7 River Hiitolanjoki

These recordings have been selected from the interview material relating to the project (2003-2004) for preserving the traditions of River Hiitolanjoki (Kokkolanjoki) and Simpele. The interviews were carried out by folklorist Mikko Europaeus MA, who also compiled the material. The project was implemented in cooperation with the Rautjärvi Local History Association and financed by a grant given by the Foundation for the Promotion of Karelian Culture.

Recordings are in Finnish!

Recording 1 (Kolu)
Recording 2 (Transportation)
Recording 3 (Log floating)
Recording 4 (Inspection)
Recording 5 (Fishing)
Recording 6 (Lahnasenkoski)
Recording 7 (Torch fishing)

River Hiitolanjoki Scenic Path opened to the public!
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River Hiitolanjoki website placed online
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Association ‘Hiitolanjoki-yhdistys’ founded
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Project for a museum area and scenic path introducing the industrial history of River Hiitolanjoki
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Area map of River Hiitolanjoki

Location map and border crossing points

Scenic path and the power plant rapids on River Hiitolanjoki between Highway 6 and the Finno-Russian border

Have a closer look at River Hiitolanjoki by means of an old floating examination map


Visit other websites relating to River Hiitolanjoki!

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Find out about the activities of the ’Hiitolanjoki-yhdistys ry’ Association!

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Find out about projects relating to River Hiitolanjoki!

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The prehistoric period of River Hiitolanjoki is linked with the gradual expansion of settlements from the northwest shores of Lake Ladoga towards the outer Salpausselkä Ridge and from there on towards the interior. Salmon fishing linked with the hunting culture and the opportunities offered by the agriculturally fertile soil along the river probably provided the impetus for this development. There is a wealth of archeological material which has been uncovered in the area of the former parishes of Kurkijoki and Hiitola, and other early evidence relating to human movements has also been found in the upper reaches of the river at Simpele in Rautjärvi. For example, a crudely fashioned perforated axe was discovered at Haarakoski Rapids (situated at the confluence of the Hiitolanjoki and Silasmusjoki Rivers); this axe may actually represent a sacrifice intentionally offered to the rapids (Kähtävä-Marttinen 1997: Rautjärven kunnan arkeologinen inventointi). It may well be that the confluences of the waterways were thought to be dangerous places for travellers or that the sacrifice was made in order to ensure that the safe ascent of the salmon would take place also in the future.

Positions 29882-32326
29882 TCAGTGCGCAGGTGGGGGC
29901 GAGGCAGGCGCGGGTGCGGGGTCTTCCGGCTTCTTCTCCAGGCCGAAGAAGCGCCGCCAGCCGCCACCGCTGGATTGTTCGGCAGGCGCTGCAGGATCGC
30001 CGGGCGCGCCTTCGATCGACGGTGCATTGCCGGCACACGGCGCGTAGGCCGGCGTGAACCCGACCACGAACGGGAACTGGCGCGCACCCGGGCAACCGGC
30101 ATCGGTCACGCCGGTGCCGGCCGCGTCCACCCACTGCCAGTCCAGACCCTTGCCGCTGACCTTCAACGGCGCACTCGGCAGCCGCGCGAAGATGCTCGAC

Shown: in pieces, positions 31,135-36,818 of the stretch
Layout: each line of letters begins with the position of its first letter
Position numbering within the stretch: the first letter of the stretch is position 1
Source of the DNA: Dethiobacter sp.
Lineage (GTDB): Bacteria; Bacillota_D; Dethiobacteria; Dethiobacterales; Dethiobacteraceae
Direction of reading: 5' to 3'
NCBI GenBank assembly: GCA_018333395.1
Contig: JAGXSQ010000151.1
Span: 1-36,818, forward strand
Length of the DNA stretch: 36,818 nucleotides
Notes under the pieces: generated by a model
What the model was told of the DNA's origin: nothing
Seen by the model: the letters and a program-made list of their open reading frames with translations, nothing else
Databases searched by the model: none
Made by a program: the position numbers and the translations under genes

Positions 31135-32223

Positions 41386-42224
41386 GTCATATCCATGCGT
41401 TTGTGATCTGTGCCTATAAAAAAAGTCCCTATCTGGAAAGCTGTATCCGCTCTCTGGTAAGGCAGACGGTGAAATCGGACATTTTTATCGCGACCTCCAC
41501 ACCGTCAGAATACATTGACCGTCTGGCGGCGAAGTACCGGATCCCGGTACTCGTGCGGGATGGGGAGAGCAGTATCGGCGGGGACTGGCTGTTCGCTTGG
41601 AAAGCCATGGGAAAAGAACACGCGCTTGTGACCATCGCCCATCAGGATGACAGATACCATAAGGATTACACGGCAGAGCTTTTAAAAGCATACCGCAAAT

In the oral tradition relating to the river there are recollections of an ancient salmon trap called ‘kolu’. Listen to the recording.

River Hiitolanjoki was the first stage in the long and extensive network of alternative waterways which allowed access from Lake Ladoga to Lakes Simpelejärvi and Torsanjärvi, and from there on to Lake Saimaa and the Savo waterways, and even all the way to Oulu and Russian Karelia. It has also been suggested that the river in fact formed the starting point for journeys made northwards by the Karelians in the period before they adopted the better known “Nousia Ryssä” route (Lappalainen 1968: Säämingin historia I). The significance of River Hiitolanjoki as a settlement and transport route has been studied by Finnish historians such as Erkki Kuujo, Kustaa Vilkuna and Pekka Lappalainen (who has investigated the ‘Ladogan’ origins of the early settlement of Eastern Savo in particular detail).

See further details of alternative waterways of River Hiitolanjoki.

A flat-bottom rowing boat which was discovered in River Silamusjoki in 1974. Picture: Erkki Terävä.
When travelling on waterways, the larger rapids were circumvented and land journeys were undertaken by foot, the light-weight travel boats (uisko) being pulled on rollers or carried overland. Pictures: Historia de gentibus septentrionalibus (History of the Northern Peoples) by Olaus Magnus (1555).
As a result of changes in borders and settlement (i.e. Western Karelia being placed under Swedish rule, the expansion towards the east of the Savo people), the importance of River Hiitolanjoki as an access route was probably already diminishing in the period following the Treaty of Pähkinäsaari (1323). However, the use of the river certainly continued even after this era: for example, it provided direct access to the nearby Änkilä village in Rautjärvi.